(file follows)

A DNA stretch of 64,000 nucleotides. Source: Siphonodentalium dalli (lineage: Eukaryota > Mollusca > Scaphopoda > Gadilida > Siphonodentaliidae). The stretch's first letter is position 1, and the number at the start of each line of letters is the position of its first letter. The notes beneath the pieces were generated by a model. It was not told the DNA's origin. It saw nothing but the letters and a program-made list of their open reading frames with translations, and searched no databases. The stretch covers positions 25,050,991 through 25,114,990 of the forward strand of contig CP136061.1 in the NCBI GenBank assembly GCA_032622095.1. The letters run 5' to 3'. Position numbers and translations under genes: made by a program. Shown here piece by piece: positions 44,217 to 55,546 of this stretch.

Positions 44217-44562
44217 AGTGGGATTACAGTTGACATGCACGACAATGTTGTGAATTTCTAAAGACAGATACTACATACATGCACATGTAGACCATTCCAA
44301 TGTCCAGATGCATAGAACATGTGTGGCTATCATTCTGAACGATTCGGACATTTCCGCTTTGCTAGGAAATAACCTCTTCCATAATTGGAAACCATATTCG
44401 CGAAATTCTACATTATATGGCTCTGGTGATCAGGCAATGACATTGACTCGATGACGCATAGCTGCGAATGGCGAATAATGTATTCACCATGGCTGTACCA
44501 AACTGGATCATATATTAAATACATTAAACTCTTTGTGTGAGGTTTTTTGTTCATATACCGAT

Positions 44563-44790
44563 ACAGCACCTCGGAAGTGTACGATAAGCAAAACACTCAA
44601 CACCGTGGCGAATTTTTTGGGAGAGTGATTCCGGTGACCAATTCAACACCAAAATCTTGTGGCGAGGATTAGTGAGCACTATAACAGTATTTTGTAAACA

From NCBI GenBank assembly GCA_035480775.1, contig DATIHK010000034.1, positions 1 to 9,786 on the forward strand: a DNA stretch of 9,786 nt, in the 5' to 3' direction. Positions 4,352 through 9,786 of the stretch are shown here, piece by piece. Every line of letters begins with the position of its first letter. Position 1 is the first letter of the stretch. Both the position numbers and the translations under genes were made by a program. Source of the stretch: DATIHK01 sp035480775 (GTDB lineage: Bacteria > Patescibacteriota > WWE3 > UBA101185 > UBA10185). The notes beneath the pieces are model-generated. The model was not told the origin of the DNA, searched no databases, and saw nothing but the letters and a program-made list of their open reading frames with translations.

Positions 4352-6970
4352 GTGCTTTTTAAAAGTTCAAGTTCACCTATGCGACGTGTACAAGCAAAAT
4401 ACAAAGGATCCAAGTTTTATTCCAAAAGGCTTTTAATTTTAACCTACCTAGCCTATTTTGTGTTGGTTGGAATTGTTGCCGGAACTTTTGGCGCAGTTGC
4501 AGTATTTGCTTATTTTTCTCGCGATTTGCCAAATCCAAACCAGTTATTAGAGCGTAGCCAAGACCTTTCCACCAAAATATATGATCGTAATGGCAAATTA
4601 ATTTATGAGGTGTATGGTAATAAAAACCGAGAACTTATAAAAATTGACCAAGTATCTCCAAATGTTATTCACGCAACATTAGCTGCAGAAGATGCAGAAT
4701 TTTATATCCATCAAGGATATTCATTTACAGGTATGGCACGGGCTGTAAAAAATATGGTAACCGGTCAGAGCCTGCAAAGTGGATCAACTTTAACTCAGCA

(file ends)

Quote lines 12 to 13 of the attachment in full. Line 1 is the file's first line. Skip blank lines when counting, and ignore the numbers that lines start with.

4352 GTGCTTTTTAAAAGTTCAAGTTCACCTATGCGACGTGTACAAGCAAAAT
4401 ACAAAGGATCCAAGTTTTATTCCAAAAGGCTTTTAATTTTAACCTACCTAGCCTATTTTGTGTTGGTTGGAATTGTTGCCGGAACTTTTGGCGCAGTTGC